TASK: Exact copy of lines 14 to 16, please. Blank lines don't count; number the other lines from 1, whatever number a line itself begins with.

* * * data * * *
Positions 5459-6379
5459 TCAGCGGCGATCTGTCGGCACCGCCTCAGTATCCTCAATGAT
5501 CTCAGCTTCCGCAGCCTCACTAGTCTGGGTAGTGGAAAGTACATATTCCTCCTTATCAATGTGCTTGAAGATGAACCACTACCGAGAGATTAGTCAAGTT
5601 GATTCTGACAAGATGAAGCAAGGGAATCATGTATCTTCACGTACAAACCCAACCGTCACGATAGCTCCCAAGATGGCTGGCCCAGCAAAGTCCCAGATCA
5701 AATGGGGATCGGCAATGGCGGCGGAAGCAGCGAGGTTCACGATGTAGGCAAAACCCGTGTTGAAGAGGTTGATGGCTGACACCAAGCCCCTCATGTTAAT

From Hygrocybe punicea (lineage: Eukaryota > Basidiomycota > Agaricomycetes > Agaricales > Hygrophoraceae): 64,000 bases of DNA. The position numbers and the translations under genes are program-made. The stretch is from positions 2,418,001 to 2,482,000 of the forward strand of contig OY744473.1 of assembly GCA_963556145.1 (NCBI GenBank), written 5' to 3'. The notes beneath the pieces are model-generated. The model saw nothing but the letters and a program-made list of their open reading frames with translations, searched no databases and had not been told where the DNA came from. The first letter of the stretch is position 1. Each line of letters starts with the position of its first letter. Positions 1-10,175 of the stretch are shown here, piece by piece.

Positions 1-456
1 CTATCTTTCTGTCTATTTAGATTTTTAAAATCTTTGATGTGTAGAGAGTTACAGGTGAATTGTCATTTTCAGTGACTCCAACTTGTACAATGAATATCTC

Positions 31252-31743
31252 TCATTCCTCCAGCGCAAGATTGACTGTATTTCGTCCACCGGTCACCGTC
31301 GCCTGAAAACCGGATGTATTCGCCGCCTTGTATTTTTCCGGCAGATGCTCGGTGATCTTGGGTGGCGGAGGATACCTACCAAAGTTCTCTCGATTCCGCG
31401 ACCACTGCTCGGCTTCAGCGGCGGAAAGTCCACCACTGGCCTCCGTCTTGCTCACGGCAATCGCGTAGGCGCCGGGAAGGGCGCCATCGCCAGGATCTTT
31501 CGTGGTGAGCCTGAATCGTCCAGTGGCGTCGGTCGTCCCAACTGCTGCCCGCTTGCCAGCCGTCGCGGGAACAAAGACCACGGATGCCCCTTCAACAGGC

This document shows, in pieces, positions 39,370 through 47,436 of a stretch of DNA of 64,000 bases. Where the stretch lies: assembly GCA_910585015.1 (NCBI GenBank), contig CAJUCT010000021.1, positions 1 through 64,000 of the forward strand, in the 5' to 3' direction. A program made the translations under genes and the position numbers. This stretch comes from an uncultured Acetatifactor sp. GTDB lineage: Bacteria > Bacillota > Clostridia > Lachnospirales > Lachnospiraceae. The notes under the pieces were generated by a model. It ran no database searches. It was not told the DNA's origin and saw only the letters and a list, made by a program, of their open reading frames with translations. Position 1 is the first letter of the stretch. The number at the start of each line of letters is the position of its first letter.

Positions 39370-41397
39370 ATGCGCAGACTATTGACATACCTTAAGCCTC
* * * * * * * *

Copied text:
This document shows, in pieces, positions 39,370 through 47,436 of a stretch of DNA of 64,000 bases. Where the stretch lies: assembly GCA_910585015.1 (NCBI GenBank), contig CAJUCT010000021.1, positions 1 through 64,000 of the forward strand, in the 5' to 3' direction. A program made the translations under genes and the position numbers. This stretch comes from an uncultured Acetatifactor sp. GTDB lineage: Bacteria > Bacillota > Clostridia > Lachnospirales > Lachnospiraceae. The notes under the pieces were generated by a model. It ran no database searches. It was not told the DNA's origin and saw only the letters and a list, made by a program, of their open reading frames with translations. Position 1 is the first letter of the stretch. The number at the start of each line of letters is the position of its first letter.

Positions 39370-41397
39370 ATGCGCAGACTATTGACATACCTTAAGCCTC